Pain between the shoulder blades, often referred to as interscapular pain, is fairly common in adults, especially as they age. Pain between shoulder blades typically presents as aching, dull, sore, or shooting pain in the upper part of the back between the shoulder blades. Most of the time, shoulder blade pain isn’t anything to worry about. But in some cases, it can be a sign of a more serious condition.
When the area between your shoulders becomes painful, your entire life can be difficult. It may be hard to perform basic activities, like pulling groceries out of your car or your child out of their car seat. You may have trouble sleeping or working. This article breaks down pain between shoulder blades, explaining what it is, what causes it, and how you can treat it.
What Causes Pain Between the Shoulder Blades?
An injury to a muscle or tendon is one of the most common reasons for pain between the shoulder blades, but injuries to other parts of your body, such as rotator cuff tears or spine fractures, can also be a cause. Here, I’ll list some of the other common causes of pain between the shoulder blades.
How someone sits or stands can cause pain between the shoulder blades. Spending prolonged amounts of time with poor posture may cause your spine to undergo structural changes that eventually cause pain underneath the shoulder blade. Hunching your back, tilting your head down, or sitting to one side—while working behind a desk or reading from a cell phone, for example—can weaken your muscles and place pressure on spinal discs, muscles, and ligaments. This imbalance, when chronic, can contribute to upper back pain.
Muscle overuse can lead to muscle strains and ligament sprains, which can cause pain between the shoulder blades. Painting a ceiling, helping a friend move furniture, or participating in a softball league are all examples of activities that can put your upper back and shoulders through more work than they’re used to doing.
Stress causes muscles in the body to become tense. The neck and shoulders are common areas of tension, which can cause pain between the shoulder blades. Stress can also cause other pains, such as headaches, if the shoulder muscles are tense for a long time. Addressing any possible causes of stress, getting enough sleep, and exercising regularly can all reduce stress-induced back pain.
A herniated disc in the cervical or thoracic spine, also referred to as degenerative disc disease, can lead to intense back pain. This can cause pain between the shoulder blades. A disc herniation can cause pain and may inflame a nearby nerve root that radiates pain down into the shoulder, arm, and/or hand. Other symptoms of a herniated disc include numbness, tingling, and a pain in one or both arms.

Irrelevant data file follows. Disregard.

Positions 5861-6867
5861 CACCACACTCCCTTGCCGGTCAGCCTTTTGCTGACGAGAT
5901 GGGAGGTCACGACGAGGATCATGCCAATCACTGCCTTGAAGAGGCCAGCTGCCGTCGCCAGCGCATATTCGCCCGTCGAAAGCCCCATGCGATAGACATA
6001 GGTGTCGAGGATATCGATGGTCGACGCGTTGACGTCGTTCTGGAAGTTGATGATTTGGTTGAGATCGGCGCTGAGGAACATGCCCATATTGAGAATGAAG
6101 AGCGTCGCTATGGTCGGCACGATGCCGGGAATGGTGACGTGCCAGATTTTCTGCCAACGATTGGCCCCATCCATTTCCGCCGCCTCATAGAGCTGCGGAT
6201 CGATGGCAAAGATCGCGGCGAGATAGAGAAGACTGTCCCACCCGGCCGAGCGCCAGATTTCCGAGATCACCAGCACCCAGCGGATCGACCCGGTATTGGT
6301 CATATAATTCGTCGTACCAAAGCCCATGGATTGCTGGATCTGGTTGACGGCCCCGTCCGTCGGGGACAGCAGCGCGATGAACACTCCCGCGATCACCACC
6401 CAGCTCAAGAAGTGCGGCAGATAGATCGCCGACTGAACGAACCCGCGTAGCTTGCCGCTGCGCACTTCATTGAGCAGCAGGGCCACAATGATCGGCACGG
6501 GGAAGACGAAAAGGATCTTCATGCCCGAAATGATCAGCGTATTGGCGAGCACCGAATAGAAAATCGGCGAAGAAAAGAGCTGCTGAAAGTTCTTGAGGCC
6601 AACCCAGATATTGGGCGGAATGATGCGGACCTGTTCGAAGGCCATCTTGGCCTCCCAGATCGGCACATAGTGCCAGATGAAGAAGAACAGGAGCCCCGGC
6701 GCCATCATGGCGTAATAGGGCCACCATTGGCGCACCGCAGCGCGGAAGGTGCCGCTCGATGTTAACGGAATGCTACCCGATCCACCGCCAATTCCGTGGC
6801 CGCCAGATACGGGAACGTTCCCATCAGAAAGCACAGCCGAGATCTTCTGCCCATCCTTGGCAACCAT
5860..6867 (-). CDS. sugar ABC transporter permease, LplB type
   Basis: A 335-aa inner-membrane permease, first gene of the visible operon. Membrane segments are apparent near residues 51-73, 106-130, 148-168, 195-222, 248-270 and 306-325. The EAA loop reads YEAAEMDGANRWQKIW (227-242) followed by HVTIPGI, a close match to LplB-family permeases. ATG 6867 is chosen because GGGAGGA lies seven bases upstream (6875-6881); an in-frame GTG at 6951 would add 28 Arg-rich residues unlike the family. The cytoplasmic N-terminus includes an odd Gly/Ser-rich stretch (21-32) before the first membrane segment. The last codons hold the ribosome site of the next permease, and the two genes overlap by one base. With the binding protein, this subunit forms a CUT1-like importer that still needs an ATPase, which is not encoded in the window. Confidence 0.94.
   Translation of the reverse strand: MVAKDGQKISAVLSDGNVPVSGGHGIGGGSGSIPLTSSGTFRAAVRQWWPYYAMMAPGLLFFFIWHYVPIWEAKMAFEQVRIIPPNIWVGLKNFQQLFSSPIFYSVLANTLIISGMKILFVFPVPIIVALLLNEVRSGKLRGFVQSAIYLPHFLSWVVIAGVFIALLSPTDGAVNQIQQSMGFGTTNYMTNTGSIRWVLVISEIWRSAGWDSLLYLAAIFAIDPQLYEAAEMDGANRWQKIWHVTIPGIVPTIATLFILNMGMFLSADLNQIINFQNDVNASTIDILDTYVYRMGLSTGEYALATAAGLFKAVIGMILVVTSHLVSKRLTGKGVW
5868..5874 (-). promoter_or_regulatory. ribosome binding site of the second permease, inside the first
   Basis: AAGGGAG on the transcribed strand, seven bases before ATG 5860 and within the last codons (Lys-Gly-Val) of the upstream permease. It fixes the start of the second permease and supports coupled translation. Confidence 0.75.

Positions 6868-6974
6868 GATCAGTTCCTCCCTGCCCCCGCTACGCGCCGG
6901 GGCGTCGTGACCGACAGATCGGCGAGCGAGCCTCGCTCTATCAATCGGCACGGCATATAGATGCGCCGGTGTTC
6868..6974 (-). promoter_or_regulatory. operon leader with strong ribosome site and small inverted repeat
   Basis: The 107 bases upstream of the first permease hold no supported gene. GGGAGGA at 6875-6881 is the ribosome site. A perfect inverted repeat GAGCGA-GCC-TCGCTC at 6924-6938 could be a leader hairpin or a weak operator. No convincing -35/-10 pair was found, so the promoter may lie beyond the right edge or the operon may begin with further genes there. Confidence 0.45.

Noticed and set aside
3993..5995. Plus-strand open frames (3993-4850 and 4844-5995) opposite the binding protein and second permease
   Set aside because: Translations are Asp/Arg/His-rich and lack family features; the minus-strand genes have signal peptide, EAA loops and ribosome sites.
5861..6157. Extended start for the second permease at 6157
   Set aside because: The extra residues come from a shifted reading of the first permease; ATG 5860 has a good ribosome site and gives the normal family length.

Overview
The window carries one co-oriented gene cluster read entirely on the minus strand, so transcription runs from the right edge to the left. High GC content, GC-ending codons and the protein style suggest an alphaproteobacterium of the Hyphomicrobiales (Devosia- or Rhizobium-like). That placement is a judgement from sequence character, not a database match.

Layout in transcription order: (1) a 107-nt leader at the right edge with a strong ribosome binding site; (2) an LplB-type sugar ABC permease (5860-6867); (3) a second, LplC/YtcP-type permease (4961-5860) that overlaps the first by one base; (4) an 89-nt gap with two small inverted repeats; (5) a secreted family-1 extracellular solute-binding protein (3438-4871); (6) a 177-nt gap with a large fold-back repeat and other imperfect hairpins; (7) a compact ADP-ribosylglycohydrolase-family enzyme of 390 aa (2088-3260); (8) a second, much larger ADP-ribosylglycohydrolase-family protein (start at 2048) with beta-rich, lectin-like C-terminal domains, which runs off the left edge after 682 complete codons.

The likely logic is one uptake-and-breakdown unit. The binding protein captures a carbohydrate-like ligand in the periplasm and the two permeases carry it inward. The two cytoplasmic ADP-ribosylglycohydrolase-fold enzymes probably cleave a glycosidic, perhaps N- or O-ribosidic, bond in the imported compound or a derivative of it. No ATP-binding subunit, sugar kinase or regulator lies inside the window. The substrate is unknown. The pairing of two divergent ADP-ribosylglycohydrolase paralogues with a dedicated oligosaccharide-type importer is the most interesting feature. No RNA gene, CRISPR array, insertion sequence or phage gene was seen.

Injury to muscles in the upper back can cause pain between the shoulder blades. If you lift an object that is too heavy or with improper posture, you can place undue pressure on your upper back. Heavy lifting, especially above your head, can cause injury to your upper back and shoulders, inflaming the muscles and causing pain.
Lifting objects overhead that are too heavy can strain muscles or sprain ligaments, which could be a cause of pain in the upper back. If the pain is severe and interfering with your daily life, you should speak to a doctor immediately.
Treatment for Pain Between Shoulder Blades
There are numerous ways to treat pain between shoulder blades. If you’re suffering from persistent or chronic pain between your shoulder blades, you may need to alter your daily routine.
Repetitive movements are responsible for many cases of shoulder blade pain. If you engage in a hobby that involves a lot of repetitive shoulder movements, you might consider diversifying your leisure activities to give your shoulders a rest. If your job requires you to perform repetitive movements or put a lot of pressure on your shoulders, see if it’s possible to take some time off from work to recover.
Gently stretching the muscles in the upper back can help ease pain related to poor posture. You can try rolling the shoulders forward and backward to reduce stiffness, or linking the hands behind the back and gently pulling the arms downward.
Heat and/or cold therapy is a common form of pain relief. Typically, cold therapy is best after an acute injury, whereas hot therapy is more effective for chronic pains like those caused by arthritis. Always talk to your doctor to see what would work best for you.
When Is Back Pain Dangerous?
If your shoulder blade pain is accompanied by certain symptoms, it could mean you have a life-threatening condition that requires prompt medical attention. If pain is persistent and causes disruption to your mobility or daily activities, it is a good idea to discuss your symptoms with your doctor.
Shoulder blade pain is sometimes a symptom of heart attack, especially among women. Other signs, such as chest pain and shortness of breath, may also be present. You should seek emergency medical treatment if you experience these symptoms.
If shoulder blade pain is accompanied by any of the following symptoms, it is important to seek medical attention right away:
- Dizziness and lightheadedness
- Shortness of breath
- Swelling or redness of the legs and feet
- Rapid heartbeat
- Impaired vision
- Loss of consciousness
- Difficulty speaking
In most cases, pain between the shoulder blades is a result of muscle tension and strain. Practicing good posture, changing your sitting and standing positions frequently, and avoiding heavy lifting can also help prevent upper back pain. Your doctor can help you determine the cause of shoulder blade pain and help you find the best treatment options.
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